A mind-blowing cast and well-respected visionary writer were hampered by studio meddling, which results in a sub-par end product.
A young student gets a job at a mortuary for the night shift just as a serial killer puts pressure on the cops and morgue’s capacity, and finds his name coming up in the investigation. Let’s dig into 1997’s “Nightwatch”, directed by Ole Bornedal!
As I See It
If you look at the credits on paper, this seems like a “can’t lose” film. Even with a handful of remakes in his filmography, no one doubts the expertise of Steven Soderbergh to create brilliance. He is an auteur.
In this remake of a Dutch film that features the same writer and Director, the copy reads that Soderbergh “toned down” the script for the US version.
I don’t think the film suffered as such, but there is a dearth of emotionally engaging moments. I just couldn’t find myself jumping on the protagonist’s side, which is bonkers because Ewan McGregor rocks.
Brolin did a great job making you believe he was truly evil. Beyond that, the talent they had to work with goes to waste — and it’s not for a lack of effort on their part. Patricia Arquette has a moment or two but is mostly victimized.
There was nothing that jumped off the page.
The only exception is two moments: A) The line “Have you ever been killed before?” made my eyes roll into the back of my head I sighed so hard, and B) Martin’s (McGregor) first night on the job when the old night watchman builds up the nefarious nature of his new gig; Martin forgets to turn a light off in the stiff room and slips his arm in to shut it off and get out of there as quick as possible.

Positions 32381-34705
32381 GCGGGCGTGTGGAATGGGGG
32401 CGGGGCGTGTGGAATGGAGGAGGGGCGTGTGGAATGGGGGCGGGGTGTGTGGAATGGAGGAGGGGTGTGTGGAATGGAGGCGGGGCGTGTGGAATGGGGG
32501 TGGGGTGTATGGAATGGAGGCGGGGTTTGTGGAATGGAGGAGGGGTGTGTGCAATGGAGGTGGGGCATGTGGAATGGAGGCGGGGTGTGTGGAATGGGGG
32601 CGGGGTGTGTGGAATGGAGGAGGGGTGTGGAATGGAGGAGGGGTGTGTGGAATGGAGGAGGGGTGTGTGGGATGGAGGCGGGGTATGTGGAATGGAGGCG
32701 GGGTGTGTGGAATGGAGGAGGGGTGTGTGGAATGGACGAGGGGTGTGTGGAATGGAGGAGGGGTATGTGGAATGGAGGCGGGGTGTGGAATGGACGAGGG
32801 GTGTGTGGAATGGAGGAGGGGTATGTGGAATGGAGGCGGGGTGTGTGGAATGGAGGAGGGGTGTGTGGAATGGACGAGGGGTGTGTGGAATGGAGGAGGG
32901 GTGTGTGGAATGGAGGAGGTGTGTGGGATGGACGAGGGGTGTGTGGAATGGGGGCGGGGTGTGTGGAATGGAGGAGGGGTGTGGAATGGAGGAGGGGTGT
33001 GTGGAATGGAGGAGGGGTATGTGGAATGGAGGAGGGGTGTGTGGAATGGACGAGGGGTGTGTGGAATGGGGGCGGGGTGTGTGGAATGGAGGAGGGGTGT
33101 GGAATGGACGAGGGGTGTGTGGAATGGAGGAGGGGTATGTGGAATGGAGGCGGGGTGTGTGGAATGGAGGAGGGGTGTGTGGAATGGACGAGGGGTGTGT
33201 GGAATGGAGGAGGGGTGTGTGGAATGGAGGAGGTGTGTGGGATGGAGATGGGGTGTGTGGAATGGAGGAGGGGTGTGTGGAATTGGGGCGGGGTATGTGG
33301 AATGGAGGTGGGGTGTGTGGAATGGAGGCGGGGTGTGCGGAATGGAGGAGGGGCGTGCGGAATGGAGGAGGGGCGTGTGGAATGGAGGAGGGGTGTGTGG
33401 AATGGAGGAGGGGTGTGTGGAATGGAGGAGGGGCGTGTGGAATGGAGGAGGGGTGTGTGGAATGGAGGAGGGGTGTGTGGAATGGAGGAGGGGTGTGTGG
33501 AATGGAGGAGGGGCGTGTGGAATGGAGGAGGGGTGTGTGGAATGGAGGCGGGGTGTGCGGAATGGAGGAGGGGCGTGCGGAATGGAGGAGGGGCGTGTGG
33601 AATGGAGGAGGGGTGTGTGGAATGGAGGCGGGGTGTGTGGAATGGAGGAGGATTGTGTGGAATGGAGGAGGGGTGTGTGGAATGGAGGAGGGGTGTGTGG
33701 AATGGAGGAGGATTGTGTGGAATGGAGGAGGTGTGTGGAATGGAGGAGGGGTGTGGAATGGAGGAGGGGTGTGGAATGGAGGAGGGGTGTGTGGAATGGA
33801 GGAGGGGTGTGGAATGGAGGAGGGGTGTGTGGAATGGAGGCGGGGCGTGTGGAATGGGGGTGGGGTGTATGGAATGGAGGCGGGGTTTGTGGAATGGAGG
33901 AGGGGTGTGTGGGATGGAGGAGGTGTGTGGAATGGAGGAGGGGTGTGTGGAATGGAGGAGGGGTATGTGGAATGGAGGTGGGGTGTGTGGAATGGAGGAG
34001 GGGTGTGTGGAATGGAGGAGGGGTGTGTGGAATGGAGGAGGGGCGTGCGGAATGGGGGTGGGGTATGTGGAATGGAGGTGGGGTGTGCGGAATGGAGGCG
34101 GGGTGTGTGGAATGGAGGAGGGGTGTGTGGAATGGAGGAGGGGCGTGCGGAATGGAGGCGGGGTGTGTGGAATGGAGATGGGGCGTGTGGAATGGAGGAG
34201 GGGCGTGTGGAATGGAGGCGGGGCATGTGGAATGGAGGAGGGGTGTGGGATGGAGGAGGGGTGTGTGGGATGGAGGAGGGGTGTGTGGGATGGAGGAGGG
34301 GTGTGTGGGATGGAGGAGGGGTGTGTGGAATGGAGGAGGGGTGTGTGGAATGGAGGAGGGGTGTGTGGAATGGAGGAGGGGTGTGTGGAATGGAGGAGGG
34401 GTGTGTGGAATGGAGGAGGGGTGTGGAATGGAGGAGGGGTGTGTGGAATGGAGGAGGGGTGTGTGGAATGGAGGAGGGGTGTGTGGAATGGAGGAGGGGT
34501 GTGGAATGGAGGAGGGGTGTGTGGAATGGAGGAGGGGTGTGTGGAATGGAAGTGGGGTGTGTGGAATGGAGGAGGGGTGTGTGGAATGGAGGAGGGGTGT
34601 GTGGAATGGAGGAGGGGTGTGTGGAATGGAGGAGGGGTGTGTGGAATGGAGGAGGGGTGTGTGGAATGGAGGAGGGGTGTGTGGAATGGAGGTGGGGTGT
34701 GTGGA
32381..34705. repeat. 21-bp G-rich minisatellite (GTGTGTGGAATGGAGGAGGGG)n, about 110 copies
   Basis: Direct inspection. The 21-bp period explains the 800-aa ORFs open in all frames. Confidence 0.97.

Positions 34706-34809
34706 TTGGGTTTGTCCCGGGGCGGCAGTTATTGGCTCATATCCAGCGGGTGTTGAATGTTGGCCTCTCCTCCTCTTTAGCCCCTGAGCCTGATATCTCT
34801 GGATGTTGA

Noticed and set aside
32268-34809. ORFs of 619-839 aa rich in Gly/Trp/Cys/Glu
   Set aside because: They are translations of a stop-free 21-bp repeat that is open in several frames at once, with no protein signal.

That was a great play on our built-in fear. Who hasn’t turned a light off and ran away from a dark room as fast as they could get to a well-lit, occupied part of their house?
With a cast filled with seasoned actors and future stars, you’d be hard-pressed to pull together such a strong cast again on such a measly budget (reportedly $10 million).
Ewan McGregor — post-Trainspotting but pre-Star Wars.
Josh Brolin is locked into our hearts as Brand from The Goonies, and then he became an award-winning actor as an adult. That’s before he decided to up the ante and become the death-obsessed purple people eater that is Thanos in the Marvel Cinematic Universe, as well as Cable in the Deadpool films.
Nick Nolte has enjoyed a long and storied career. But perhaps the highlight for me would be him teaming up with Eddie Murphy in Walter Hill’s 48 Hrs.
Maybe you’re a big nineties horror fan and loved Patricia Arquette in Stigmata, but most likely she’s your favorite Dream Warrior.
John C. Reilly had a ton of dramatic roles before his funny bone was revealed by the likes of Adam Mckay, Judd Apatow, and Will Ferrell. Of course, none are more culturally impactful than Step Brothers.
Chucky’s back! Brad Dourif will be well-known to most horror fans due to his iconic performance in the Child’s Play series.
Lauren Graham was a beloved Gilmore Girl, and also charmed as Bad Santa’s girlfriend.
Of Gratuitous Nature
In a film about a serial killer who gouges out the eyes of prostitutes and defiles their corpses, there are bound to be some elements that make you squirm.
Young Brolin and McGregor? That’s a home run. Way before he was purple, Brolin could play a devilish bad boy (albeit a red herring) like he was made for it.
Ripe for a Remake
Itself being a remake of the Dutch film Nattevagten — which was also written and directed by Ole Bornedal and starring future Lannister Nikolaj Coster-Waldau — I’d say the value of this content has been stretched as far as it can go.
No progeny to report.
Where to Watch
There is a Blu-Ray from Dimension floating around out there, or you can stream on Pluto TV, or rent to stream on Amazon, Apple TV, Google Play, YouTube, or Vudu.